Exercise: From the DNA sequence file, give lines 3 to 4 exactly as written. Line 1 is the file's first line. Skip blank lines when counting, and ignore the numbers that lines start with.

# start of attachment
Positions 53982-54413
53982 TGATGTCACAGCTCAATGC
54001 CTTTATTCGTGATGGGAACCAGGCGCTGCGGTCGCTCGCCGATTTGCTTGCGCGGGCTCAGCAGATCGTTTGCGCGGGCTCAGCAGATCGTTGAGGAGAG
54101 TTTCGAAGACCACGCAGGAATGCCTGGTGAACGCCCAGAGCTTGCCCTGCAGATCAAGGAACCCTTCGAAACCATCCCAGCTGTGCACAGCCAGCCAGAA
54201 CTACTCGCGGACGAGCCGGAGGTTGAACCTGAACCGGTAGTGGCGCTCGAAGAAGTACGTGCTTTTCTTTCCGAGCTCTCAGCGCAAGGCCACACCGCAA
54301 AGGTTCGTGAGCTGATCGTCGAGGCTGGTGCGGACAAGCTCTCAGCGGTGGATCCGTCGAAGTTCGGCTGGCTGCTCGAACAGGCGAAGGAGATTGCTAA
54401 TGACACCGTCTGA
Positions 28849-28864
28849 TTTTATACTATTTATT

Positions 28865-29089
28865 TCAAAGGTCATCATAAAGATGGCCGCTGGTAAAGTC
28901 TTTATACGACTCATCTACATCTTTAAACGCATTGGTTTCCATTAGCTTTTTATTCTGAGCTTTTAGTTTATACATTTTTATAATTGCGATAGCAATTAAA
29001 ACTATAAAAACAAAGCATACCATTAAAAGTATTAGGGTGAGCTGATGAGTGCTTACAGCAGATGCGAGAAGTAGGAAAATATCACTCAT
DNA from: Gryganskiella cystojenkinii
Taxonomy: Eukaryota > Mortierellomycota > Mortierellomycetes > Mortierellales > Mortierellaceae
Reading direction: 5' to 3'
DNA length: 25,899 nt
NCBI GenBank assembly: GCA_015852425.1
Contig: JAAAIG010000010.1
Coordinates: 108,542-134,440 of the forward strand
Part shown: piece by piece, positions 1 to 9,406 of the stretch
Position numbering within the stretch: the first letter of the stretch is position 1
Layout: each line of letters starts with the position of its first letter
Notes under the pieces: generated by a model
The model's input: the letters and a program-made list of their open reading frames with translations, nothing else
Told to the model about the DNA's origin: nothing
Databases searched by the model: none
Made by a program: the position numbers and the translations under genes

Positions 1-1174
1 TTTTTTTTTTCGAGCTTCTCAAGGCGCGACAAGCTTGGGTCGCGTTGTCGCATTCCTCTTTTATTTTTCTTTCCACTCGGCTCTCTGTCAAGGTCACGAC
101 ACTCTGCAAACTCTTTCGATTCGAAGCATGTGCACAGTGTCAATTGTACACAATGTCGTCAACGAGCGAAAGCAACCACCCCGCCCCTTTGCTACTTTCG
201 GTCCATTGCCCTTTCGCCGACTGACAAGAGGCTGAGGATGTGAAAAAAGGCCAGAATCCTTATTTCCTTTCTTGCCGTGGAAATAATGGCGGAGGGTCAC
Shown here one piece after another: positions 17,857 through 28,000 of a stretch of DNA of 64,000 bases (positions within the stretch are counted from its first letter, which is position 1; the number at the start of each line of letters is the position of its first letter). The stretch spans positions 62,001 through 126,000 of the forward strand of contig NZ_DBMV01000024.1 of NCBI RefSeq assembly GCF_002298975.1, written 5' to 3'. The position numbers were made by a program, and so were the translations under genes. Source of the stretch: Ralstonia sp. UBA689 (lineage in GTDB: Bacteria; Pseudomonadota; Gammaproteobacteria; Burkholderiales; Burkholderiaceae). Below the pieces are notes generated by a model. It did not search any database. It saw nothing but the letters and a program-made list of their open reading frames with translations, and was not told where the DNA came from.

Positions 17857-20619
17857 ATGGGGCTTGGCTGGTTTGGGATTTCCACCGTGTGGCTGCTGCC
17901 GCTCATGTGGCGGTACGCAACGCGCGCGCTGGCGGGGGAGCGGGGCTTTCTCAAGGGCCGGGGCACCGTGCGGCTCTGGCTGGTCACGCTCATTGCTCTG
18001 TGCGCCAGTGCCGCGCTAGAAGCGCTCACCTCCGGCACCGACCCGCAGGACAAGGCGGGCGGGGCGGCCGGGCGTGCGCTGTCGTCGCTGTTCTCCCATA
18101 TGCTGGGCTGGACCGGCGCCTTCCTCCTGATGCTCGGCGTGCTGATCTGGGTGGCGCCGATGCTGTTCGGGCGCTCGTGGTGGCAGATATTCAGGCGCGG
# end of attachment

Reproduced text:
54001 CTTTATTCGTGATGGGAACCAGGCGCTGCGGTCGCTCGCCGATTTGCTTGCGCGGGCTCAGCAGATCGTTTGCGCGGGCTCAGCAGATCGTTGAGGAGAG
54101 TTTCGAAGACCACGCAGGAATGCCTGGTGAACGCCCAGAGCTTGCCCTGCAGATCAAGGAACCCTTCGAAACCATCCCAGCTGTGCACAGCCAGCCAGAA